Patients unfamiliar with sedation dentistry can find it confusing and wonder about safety. They often don’t understand how or if it is used in conjunction with “traditional” anesthetic approaches used in dentistry. One of the most significant changes in the field of dentistry is the availability of sedation dental care – providing the same levels of comfort that are routinely provided by doctors of general medicine and related fields of specialty. The ADA and regulatory state dental boards across the U.S. are facilitating this change in dentistry and helping to ensure that dentists who provide sedation dentistry do it safely. The questions and answers below are intended to help you understand both some of the history as well as a broader explanation of how dentistry is safely being made more comfortable than ever for patients.
When did dentists start using sedation?
Perhaps the better question is, “When did dentists start providing pharmacological pain management techniques?” Horace Wells, a Connecticut dentist, introduced the use of nitrous oxide in the 1840s. One of Wells’ students, William Morton, demonstrated the use of ether as anesthesia. They were progressive thought leaders in the field of pharmacological pain management for not only the field of dentistry, but also the field of medicine. Many, many decades have elapsed since then – long enough for the effects of many different types of anesthesia – both localized and general – to be very precisely understood. Different types of anesthesia are most appropriate for different types of treatment. The fields of dentistry and medicine at large now have an excellent understanding of the risks associated with all types of sedation/anesthesia.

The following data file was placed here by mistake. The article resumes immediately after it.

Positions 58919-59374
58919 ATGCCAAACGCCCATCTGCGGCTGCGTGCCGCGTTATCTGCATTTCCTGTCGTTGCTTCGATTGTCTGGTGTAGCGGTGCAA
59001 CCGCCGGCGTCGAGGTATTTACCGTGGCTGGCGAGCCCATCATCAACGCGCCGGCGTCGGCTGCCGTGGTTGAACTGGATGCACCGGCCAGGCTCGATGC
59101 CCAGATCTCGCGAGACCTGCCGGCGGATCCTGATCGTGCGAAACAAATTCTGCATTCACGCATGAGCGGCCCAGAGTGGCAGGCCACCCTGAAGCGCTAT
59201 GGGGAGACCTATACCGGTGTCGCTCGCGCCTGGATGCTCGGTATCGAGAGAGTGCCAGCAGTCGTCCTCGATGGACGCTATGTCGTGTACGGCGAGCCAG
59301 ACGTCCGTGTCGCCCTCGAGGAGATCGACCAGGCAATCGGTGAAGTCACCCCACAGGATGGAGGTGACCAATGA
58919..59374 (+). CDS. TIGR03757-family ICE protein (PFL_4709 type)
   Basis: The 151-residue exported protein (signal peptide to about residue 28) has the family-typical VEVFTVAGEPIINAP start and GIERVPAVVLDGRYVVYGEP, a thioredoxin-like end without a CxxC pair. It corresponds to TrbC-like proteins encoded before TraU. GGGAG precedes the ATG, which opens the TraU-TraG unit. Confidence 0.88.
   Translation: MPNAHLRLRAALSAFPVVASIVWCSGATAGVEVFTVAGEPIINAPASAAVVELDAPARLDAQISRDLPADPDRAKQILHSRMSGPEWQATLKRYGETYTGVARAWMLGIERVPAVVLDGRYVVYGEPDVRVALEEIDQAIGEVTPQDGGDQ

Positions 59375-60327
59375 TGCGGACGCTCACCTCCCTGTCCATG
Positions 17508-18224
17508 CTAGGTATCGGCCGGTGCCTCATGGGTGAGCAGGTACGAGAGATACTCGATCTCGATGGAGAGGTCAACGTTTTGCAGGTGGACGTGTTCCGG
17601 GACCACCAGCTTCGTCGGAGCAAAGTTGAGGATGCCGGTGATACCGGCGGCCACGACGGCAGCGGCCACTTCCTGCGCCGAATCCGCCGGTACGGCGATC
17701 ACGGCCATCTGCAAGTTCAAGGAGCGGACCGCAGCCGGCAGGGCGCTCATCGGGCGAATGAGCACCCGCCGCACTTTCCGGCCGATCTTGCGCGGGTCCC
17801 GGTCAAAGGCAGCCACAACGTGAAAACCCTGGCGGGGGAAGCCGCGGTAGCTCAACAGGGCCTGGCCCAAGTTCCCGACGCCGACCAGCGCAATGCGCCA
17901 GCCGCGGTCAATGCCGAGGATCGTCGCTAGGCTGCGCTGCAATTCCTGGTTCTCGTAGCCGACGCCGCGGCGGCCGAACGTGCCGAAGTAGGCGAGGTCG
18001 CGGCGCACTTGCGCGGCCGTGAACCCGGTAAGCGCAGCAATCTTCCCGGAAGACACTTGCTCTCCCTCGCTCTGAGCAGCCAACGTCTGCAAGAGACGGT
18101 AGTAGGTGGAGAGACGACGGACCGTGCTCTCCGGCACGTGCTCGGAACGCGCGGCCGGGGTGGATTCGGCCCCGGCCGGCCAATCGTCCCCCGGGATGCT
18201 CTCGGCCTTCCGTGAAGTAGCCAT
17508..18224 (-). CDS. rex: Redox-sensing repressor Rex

What role does sedation play in providing comfort in dentistry?
There are actually two issues – anxiety and pain – that are often tightly intertwined when it comes to making patients comfortable during dental procedures. Dentists receive a tremendous amount of training that helps them understand this. They are taught about two techniques for managing both anxiety and pain – the psychological approach and the pharmacological approach.
Most patients have little or no awareness of dentists’ training in psychological anxiety/pain management, or that those techniques have been applied to them. At best, they will think that the expert in the psychological approach is nice, gentle, and caring – and that’s OK! Don’t worry, though – there’s nothing deviant about the approaches dentists use to make you more comfortable during your visit.
For many decades, the pharmacological approach used by general dentists has been centered on the administration of local anesthesia (often with needles) to numb the affected area. With new, expert training programs, dentists are starting to use broader approaches that nicely complement the use of localized (more traditional) pharmacological approaches. Patients are put in a relaxed state so they don’t mind having necessary or elective dental procedures performed. Sometimes this is needed to manage patient anxiety – including a phobia about the use of needles. Once the sedation is in use, the patient may become unaware of or uncaring about the use of a needle that is used to provide localized suppression of pain. So, expert pharmacological management of pain and anxiety involves the use of the right mix of sedation and local anesthesia – as appropriate for the procedure being performed.